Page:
How to cite this study
Corning, S., R. Mowatt, and H. Chancellor. 2012. “Multiuse Trails: Benefits and Concerns of Residents and Property Owners.” Journal of Urban Planning and Development 138(4): 277-285.
This study found that the qualitative benefits to property owners–including access to recreation and the natural world and connection to neighbors–far outweigh the negative effects of living adjacent to a multiuse trail in this study. The negative effects, including trespassing, less privacy, and dog waste, were not widespread across users and may be mitigated with trail design.
Although the sample is small, the findings are likely applicable to many communities because residents close to many public trails share similar concerns. This is a qualitative study that identifies the range of topics to be anticipated when considering the impacts of trails on adjacent landowners. This is a particularly important line of questioning to address because concerns of trail neighbors are often the primary opposition to trails projects.
This study was conducted with residents and property owners near the Clear Creek Trail or Bloomington Rail Trail in Bloomington, Indiana. In 2013 the city of Bloomington had 81,115 residents and Monroe County had 139,634 residents.
Both trails assessed are multiple use, with different levels of infrastructure development. The Bloomington Rail Trail is unpaved, with shade and dense growth. It was popular for recreation even before it was officially designated as a trail. The Clear Creek Trail is paved, with bathrooms, access points and parking, trashcans, and benches, and has much higher use than the Bloomington Rail Trail. Both trails lie partially in the floodplain so they remain partially undeveloped, with open views.
The purpose of this study is to investigate the perspective of residents and property owners adjacent to multiuse trails to identify the most important benefits and concerns. While the benefits of trails to a community have been well-documented, the impact that trails might have on immediate neighbors is not as well known. The study was conducted by university researchers; the specific funding source is not provided.
Overall, most property owners had favorable perceptions of the trail. Negative perceptions were generally isolated and due to individual experiences.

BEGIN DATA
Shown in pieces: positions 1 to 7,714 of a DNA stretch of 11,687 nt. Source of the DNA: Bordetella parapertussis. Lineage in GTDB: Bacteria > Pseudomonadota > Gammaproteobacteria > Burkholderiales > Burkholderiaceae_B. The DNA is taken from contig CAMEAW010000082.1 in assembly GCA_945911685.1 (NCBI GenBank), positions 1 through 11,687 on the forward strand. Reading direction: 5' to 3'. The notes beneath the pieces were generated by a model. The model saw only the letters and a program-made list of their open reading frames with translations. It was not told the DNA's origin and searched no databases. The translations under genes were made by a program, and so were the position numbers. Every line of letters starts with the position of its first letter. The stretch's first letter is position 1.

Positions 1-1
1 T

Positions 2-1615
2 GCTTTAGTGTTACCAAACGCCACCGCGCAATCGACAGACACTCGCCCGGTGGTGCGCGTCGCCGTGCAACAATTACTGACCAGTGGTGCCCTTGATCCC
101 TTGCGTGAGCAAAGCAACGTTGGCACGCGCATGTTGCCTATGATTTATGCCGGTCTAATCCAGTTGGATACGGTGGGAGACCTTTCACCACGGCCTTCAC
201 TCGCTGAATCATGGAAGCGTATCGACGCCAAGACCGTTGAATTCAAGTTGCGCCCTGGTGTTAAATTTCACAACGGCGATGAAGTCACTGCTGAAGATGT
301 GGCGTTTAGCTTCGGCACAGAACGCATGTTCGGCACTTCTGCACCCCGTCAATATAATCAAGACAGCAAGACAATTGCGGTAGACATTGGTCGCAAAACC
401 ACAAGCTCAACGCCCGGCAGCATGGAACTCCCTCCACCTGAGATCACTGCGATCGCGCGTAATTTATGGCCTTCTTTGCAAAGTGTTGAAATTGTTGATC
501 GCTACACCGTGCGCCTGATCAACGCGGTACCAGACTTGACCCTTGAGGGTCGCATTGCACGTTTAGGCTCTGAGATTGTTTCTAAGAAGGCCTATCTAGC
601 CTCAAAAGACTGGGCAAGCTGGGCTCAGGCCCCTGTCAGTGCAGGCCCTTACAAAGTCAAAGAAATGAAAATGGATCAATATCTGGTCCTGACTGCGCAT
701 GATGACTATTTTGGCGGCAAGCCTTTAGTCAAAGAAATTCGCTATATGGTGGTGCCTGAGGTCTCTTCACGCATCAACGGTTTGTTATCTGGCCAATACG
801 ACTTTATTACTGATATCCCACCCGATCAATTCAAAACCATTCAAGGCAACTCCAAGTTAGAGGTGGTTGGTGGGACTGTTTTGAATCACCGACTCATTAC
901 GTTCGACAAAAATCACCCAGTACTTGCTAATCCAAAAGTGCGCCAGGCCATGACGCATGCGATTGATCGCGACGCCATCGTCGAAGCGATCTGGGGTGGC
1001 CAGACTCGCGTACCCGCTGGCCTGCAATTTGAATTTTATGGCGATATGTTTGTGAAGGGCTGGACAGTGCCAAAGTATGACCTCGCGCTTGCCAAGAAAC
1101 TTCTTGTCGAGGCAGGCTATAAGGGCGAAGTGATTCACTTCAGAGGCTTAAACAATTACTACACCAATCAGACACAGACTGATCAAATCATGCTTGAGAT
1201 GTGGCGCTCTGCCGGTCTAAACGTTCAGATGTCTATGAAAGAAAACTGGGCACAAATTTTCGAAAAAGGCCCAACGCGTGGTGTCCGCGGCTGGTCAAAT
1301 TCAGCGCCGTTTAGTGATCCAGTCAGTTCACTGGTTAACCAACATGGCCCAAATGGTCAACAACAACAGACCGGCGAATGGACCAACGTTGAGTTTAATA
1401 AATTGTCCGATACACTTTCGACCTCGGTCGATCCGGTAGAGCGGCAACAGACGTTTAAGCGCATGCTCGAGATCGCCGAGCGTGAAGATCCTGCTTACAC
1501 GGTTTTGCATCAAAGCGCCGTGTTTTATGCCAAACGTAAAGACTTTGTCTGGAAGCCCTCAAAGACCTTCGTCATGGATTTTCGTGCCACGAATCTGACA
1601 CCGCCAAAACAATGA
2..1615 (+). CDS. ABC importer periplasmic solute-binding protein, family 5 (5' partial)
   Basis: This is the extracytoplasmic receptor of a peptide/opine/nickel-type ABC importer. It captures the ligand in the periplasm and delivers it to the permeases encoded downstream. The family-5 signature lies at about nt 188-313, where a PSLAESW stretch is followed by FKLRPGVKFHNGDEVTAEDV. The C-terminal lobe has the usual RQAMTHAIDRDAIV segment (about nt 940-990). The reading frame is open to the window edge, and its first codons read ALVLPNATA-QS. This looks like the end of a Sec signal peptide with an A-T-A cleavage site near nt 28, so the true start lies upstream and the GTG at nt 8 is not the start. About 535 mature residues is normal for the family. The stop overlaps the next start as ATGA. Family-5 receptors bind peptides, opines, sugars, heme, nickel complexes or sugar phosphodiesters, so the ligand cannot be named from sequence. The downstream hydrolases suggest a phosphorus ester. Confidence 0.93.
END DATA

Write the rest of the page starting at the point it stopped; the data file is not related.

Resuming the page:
The two greatest benefits identified by property owners were convenience and access (16 of 26 interviewees) and physical fitness (19 of 26 interviewees). The authors distinguish convenience (the ability to use the trail at any time) and access (the ability to reach the trail). The authors suggest that additional access points might mitigate trespassing concerns for neighboring residents. Consistent with findings in other trails benefits studies, respondents commonly said that proximity to the trail increased their level of physical activity.
Respondent perceptions about property values were mixed, with some believing they paid a premium to live next to the trail (8 of 26 interviewees). Many landowners, including both residential and commercial property owners, thought that although property value might not increase, the property’s salability would.
Based on previous research, the authors expected bicycle or pedestrian commuting to be identified as a common benefit of proximity to the trail, but only 6 of 26 interviewees mentioned this. The authors attribute this to the trails’ location connecting subdivisions rather than employment or shopping centers.
The social benefits of living near the trail were discussed by 9 of the 26 interviewees. Respondents stated that the trail provided a space for families to recreate together, for neighbors to meet other neighbors, and to visit over their back fences. The authors suggest incorporating ways to foster social interaction as a part of trail design in neighborhoods.
Respondents also frequently mentioned the importance of interacting with the natural environment, particularly for children. This benefit was often integrated into the overall perception of the trail, rather than a distinct, separate benefit.
Respondent concerns were few, and generally related to specific personal experiences. The most common concerns involved dogs being off-leash or not picked up after, noise, trespassing, and high trail use affecting privacy. Trespassing problems seemed to be attributable to a lack of access points in a neighborhood, which is highlighted as a design consideration.
Many respondents had concerns regarding trespassing, litter, and noise before the trails were built, but they ultimately had few problems after the trails were built.
Results from 26 adjacent landowner interviews were reported in this study, representing 37 properties. Of these properties, 61.5 percent were residential and the remaining were a mix of commercial and commercial/residential. Half owned property next to the Clear Creek Trail, 42 percent owned property next to the Rail Trail, and the remaining 8 percent were next to both. The authors used qualitative analysis methods to code responses into different topic areas.
Added to library on February 11, 2015